1. Abramowitz, H., Determination of Viscosity Using a Falling Sphere Viscometer, National


Educators Workshop New Update 2000 Standard Experiments in Engineering, Materials
Science, and Technology, Kettering, OH, Oct./Nov. 2000, pp.183-196.

2. Skurla, C., Thomas, B. and Bradley, W.L., Teaching Freshman Engineering Using Design Projects and
Laboratory Exercises to Increase Retention, Proceedings of the 2004 American Society for Engineering
Education Annual Conference & Exposition, Salt Lake City, Utah, June 2004.

3. Houshangi, N., Curriculum Outcome Assessment and Implementation Challenges, Proceedings of ASEE 2006
Illinois-Indiana and North Central Joint Section Conference, Fort Wayne, Indiana, March 2006.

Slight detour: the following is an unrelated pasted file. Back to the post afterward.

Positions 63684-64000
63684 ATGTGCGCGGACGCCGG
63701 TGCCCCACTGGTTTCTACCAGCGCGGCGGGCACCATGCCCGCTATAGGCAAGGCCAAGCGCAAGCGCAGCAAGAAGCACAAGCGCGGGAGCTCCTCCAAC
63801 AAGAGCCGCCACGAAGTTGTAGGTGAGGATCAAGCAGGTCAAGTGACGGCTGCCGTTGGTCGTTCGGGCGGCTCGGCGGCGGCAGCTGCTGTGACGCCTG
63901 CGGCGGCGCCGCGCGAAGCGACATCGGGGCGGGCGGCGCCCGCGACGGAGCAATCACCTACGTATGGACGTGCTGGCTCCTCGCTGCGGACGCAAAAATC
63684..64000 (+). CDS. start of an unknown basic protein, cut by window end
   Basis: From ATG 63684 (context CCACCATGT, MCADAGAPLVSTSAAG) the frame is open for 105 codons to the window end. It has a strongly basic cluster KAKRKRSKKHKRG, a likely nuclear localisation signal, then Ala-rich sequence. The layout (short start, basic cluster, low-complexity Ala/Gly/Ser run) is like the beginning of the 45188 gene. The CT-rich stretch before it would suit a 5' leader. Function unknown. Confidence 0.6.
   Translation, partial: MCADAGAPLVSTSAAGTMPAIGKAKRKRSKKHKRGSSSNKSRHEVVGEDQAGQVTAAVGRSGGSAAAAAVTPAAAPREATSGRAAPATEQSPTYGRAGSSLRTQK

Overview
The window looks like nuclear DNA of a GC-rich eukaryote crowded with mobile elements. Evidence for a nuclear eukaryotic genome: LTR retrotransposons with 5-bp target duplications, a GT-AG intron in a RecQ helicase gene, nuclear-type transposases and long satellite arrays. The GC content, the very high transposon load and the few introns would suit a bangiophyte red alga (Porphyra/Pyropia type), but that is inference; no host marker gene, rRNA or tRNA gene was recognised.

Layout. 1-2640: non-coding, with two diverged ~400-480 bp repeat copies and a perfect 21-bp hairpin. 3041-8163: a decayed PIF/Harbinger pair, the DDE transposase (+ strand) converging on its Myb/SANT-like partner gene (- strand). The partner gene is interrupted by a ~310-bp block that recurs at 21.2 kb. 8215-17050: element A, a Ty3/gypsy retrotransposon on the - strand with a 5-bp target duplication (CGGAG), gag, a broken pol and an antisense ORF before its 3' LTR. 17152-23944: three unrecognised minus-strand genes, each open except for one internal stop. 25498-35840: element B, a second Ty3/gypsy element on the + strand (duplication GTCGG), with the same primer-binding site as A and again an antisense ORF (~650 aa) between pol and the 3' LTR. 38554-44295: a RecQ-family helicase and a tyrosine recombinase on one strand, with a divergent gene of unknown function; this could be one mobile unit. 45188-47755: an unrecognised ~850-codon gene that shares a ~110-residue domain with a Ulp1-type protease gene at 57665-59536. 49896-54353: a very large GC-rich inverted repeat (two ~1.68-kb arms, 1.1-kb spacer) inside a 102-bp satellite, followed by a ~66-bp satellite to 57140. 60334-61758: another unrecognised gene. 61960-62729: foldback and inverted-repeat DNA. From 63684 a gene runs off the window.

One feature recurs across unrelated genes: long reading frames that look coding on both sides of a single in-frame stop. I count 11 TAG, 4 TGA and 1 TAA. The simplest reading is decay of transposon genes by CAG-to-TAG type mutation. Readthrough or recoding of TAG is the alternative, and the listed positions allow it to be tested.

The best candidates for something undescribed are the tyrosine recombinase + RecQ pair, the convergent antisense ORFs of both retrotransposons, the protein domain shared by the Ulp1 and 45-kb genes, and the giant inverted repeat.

Appendices

Appendix A - Bridge Design Lecture 1


Appendix B Bridge Design Problem Set 1
Appendix C Bridge Design Lecture 2
Appendix D Bridge Design Problem Set 2
Appendix E Bridge Design Lecture 3
Appendix F Bridge Design Lecture 4
Appendix G Bridge Testing Grades
Appendix H Bridge Critique

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TABLE II OUTCOME ASSESSMENT TABLE
(See notes at end of table to explain abbreviations)
Course Number: ENGR190 Course Name: Elementary Engineering Design
Evaluator: Semester Assessed: Spring 2006
Outcome Expected Performance Criteria Course Learning Objective Assessment Tool Student Level
(ABET) Level of BE VERY SPECIFIC of
Contribution (eg. Problem 1 & 3 of Test 1, Quiz 2, or Achievement
(1, 2 or 3) Experiment 5) (in percent)
a 3 Use appropriate 1. Solve simple statics 1. Statics Problem Set. 100